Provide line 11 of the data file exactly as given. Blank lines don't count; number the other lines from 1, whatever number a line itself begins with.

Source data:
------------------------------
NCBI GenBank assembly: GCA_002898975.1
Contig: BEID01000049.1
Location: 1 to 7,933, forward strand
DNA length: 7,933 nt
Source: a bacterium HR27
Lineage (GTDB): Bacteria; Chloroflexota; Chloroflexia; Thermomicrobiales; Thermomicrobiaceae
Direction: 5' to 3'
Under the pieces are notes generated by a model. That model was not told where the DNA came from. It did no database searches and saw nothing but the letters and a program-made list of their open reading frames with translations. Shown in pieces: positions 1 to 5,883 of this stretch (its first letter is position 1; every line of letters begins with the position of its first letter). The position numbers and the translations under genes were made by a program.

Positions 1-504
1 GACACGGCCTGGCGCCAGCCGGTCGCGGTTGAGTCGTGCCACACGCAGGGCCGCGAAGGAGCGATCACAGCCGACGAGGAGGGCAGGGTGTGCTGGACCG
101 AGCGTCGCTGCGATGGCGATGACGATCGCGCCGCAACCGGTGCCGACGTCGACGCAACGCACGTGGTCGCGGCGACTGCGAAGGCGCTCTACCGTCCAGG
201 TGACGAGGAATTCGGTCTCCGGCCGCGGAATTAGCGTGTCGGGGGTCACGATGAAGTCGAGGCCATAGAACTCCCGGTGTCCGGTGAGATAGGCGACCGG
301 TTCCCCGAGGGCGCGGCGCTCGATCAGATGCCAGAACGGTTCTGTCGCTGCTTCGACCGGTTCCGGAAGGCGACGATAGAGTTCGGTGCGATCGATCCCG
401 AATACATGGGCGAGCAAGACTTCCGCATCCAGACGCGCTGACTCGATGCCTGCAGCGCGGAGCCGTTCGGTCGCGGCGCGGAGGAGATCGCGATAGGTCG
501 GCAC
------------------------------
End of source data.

101 AGCGTCGCTGCGATGGCGATGACGATCGCGCCGCAACCGGTGCCGACGTCGACGCAACGCACGTGGTCGCGGCGACTGCGAAGGCGCTCTACCGTCCAGG